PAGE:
During closing argument, the prosecutor told the jury that the burden of proof rests with the State and that Taylor did not need to present any evidence in his defense. Then, while going through the evidence presented at trial, the prosecutor stated the following:
You've got other evidence. You've got the blood that was on the jacket. You've got the blood that [was] on the shoes, and more than that you've also got the fact that they were tested for DNA. Yeah, the blood that's on the jacket it belongs to Mr. Musgrave, the man [that] lay dead. The blood on the shoes, one shoe has got his blood on it, Mr. Musgrave. The other shoe has got Mr. Sauls' blood on it. You don't really get much better than that in terms of DNA evidence. Do they want to say that he had the misfortune to walk through blood on both these people and had nothing to do with it? Obviously, that's not the case. And you heard the testimony of [the lead investigator], again, not that the defendant has to speak to anybody, but his testimony was when he went to speak to him about what happened, he didn't talk to him. Again, that's his right.
Defense counsel objected to this last statement as an improper comment on Taylor's right to remain silent. The prosecutor argued that he was allowed to go into testimony elicited by the defense on cross-examination, and further emphasized that he told the jury that Taylor had every right not to speak with law enforcement. The trial court responded “[l]et's just move forward ․ [w]ithout going into that further.” Following closing arguments, the trial court instructed the jury that the statements of counsel during closing arguments did not constitute evidence.
Taylor alleges that the trial court erred in its ruling during closing argument by not fulfilling its duty under OCGA § 17-8-75.2 Presuming that the trial court's response amounts to a ruling on Taylor's objection, any error from the trial court's failure to act pursuant to OCGA § 17-8-75 was harmless. Considering the overwhelming evidence of Taylor's guilt, in addition to the trial court's jury instruction, “it is highly probable that neither this statement by the prosecutor in closing argument, nor any alleged failure of the trial court to comply with OCGA § 17-8-75, contributed to the verdict.” Anderson v. State, 302 Ga. 74, 85 (805 SE2d 47) (2017). See also Ware v. State, 302 Ga. 792 (2) (809 SE2d 762) (2018).
4. Finally, Taylor contends that Count 6 of his indictment charging him with burglary was defective.3 Specifically, Taylor contends that, because he was charged with three felonies in the first three counts of his indictment (felony murder, malice murder, and aggravated assault), and because Count 6 fails to specify which particular felony he allegedly intended to commit upon entering Musgrave's room, the indictment as to his burglary charge is defective. This claim, however, was not properly preserved for review.
To raise a defective indictment claim on appeal, a defendant must first raise the issue by general or special demurrer or by a timely motion in arrest of judgment after conviction. See State v. Eubanks, 239 Ga. 483, 485-486 (238 SE2d 38) (1977). See also State v. Graves, 322 Ga. App. 798, 800-801 (746 SE2d 269) (2013); Coleman v. State, 318 Ga. App. 478 (1) (735 SE2d 788) (2012); Parks v. State, 246 Ga. App. 888 (1) (543 SE2d 39) (2000); Abreu v. State, 206 Ga. App. 361, 363 (425 SE2d 331) (1991). However, “[a] motion for new trial is not a proper vehicle for raising questions as to the legal sufficiency of an accusation.” Carr v. State, 184 Ga. App. 889, 890 (363 SE2d 319) (1987). See also Scandrett v. State, 124 Ga. 141 (52 SE 160) (1905) (“Defects in an indictment afford no ground for a new trial. Exceptions which go merely to the form should be made before trial. For matters affecting the real merits, the remedy, after trial, is by motion in arrest of judgment.”).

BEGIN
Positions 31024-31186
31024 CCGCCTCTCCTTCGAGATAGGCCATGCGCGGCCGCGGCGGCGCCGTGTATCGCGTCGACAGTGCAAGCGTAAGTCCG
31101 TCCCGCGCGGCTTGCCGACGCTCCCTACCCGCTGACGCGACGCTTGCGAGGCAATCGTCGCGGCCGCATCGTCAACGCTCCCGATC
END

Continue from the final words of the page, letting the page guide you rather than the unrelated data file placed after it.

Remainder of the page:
Taylor did not assert this claim at the trial level by demurrer or by a motion in arrest of judgment. The only other avenue by which to raise this claim would be through a habeas proceeding, which is not before us. See McKay v. State, 234 Ga. App. 556, 560 (507 SE2d 484) (1998) (holding that “when a claim that an accusation or indictment is absolutely void is not properly asserted in the trial court, it can be reviewed on appeal only through a habeas corpus proceeding”). Accordingly, this claim is not preserved for appeal and is not properly before the court for review. To the extent that the Court of Appeals has held otherwise, that case law is disapproved. See Shelnutt v. State, 289 Ga. App. 528 (2) (657 SE2d 611) (2008) (holding that “although [defendant] made no challenge to the indictment until she filed her motion for new trial, she has not waived her objection”).
1. On April 11, 2011, a Twiggs County grand jury indicted Taylor for the following charges: felony murder of Musgrave predicated on aggravated assault (count 1); malice murder of Musgrave (count 2); aggravated assault of Musgrave (count 3); aggravated assault of Sauls (counts 4 & 5); burglary (count 6); theft by taking of a motor vehicle (count 7); and entering an automobile (count 8).Following a trial from August 15-17, 2011, a jury found Taylor guilty of all charges. The trial court sentenced Taylor to life without parole for malice murder (count 2), twenty years consecutive for aggravated assault (count 5), twenty years consecutive for burglary (count 6), ten years consecutive for theft by taking (count 7), and five years consecutive for entering an automobile (count 8), for a total sentence of life without parole plus fifty-five years. The remaining counts were either vacated by operation of law or merged for sentencing purposes.Taylor filed a motion for new trial on August 24, 2011, and subsequently amended it through new counsel on November 17, 2015. After a hearing, the trial court denied the motion as amended on December 21, 2015. Taylor timely filed a notice of appeal; this case was docketed to the term of this Court beginning in December 2017 and was thereafter submitted for a decision on the briefs.
2. Providing that, on objection to counsel's statements of prejudicial matters not in evidence, the trial court shall “rebuke the counsel and by all needful and proper instructions to the jury endeavor to remove the improper impression from their minds; or, in his discretion, he may order a mistrial if the prosecuting attorney is the offender.”
3. Count 6 reads as follows:In the name and behalf of the citizens of Georgia, charge and accuse, [Appellant] with the offense of Burglary, for that the said [Appellant], in the County and State aforesaid, between the 24th day of February, 2011, and the 27th day of February, 2011, the exact date of the offense being unknown to the grand jury, did unlawfully, without authority and with the intent to commit a felony, therein, entered a building to wit: Ambassador Inn, Room 118, designated for use as the dwelling of Gene Allan Musgrave, located at 5193 Georgia Highway 96 West, Jeffersonville, contrary to the laws of said State, the good order, peace and dignity thereof.
All the Justices concur.